Jodie Marsh on Women Who Pay for Sex

Jodie Marsh

I know what you’re thinking. The coupling of Jodie Marsh with a niche sexual subject is a recipe for disaster. Depending on your point of view, it’s a pairing that will lead to a desperately embarrassing and anti-climactic wank at best, and a reason to consider an existential crisis at worst. I felt almost certain that I would finish watching this programme feeling personally victimised by the continuing existence of Jodie Marsh. But it didn’t happen.

So far as cheap documentaries about seedy sexual liaisons go, this is actually good. It’s sympathetic and it’s not salacious. Jodie Marsh is not your typical squirming cry-baby presenter usually chosen to host this type of programme. She’s sensitive, polite, non-judgemental, intelligent and a good interviewer. The show also deserves extra bonus points for not featuring Jodie typing ‘women what pay for sex’ into Google at any point or staring sadly into the distance, helplessly considering the moral implications of what other people choose to do with their bodies.

Jodie runs the gauntlet from the high end escort services catering to women, past the middle ground of the industry which features a frankly inexplicable incident with a penis pump and an excruciating display of nudity in a community hall, and culminating in the symbiotically exploitative and morally problematic sex tourism industry in Jamaica.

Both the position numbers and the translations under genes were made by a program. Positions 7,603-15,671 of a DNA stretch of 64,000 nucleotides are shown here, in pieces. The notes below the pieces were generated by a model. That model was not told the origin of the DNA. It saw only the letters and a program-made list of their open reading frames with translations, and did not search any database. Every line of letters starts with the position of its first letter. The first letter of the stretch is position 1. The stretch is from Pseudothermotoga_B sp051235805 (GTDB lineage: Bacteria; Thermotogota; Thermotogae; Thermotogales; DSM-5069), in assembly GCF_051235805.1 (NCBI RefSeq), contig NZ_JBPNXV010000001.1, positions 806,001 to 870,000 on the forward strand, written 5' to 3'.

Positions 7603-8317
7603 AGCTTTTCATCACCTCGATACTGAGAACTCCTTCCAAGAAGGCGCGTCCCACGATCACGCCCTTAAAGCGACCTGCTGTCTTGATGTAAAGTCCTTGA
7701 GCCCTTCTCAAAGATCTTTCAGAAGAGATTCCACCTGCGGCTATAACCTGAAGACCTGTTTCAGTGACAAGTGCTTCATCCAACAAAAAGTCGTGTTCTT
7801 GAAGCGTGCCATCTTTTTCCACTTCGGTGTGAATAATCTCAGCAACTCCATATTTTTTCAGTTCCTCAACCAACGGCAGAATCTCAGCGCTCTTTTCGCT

Of course, every one of these documentaries has to feature an ostentatious tit and this one is no exception. The idiot of the show is a Jamaican escort calling himself Dr Love; a singularly unsexy individual who speaks almost entirely in rhyme and at one point announces: “If everyone would have sex then no one would die.” Well, he is a doctor so I think it’s safe to take that at face value. Jodie is less convinced and tells him right to his face that conversation with him is “like some kind of surreal nightmare.”

If there’s a criticism to be made, it is that the striking similarity between the male and female sections of the sex industry is not drawn attention to. Much of the documentary focusses on the emotional connection between escort and client and this is painted as a matter of women being unable to differentiate between love and lust. In fact, every female escort worth her salt has her own harem of lovesick johns. This confusion is not so much borne of acute sexual difference but a natural consequence of the patter of the professional escort, especially when clients are paying for a boyfriend/girlfriend experience. More comparison might have been good but that is a minor criticism of a genuinely thoughtful and sensitive documentary. Featuring Jodie Marsh.

I know.

Jodie Marsh on Women Who Pay for Sex premières on March 18

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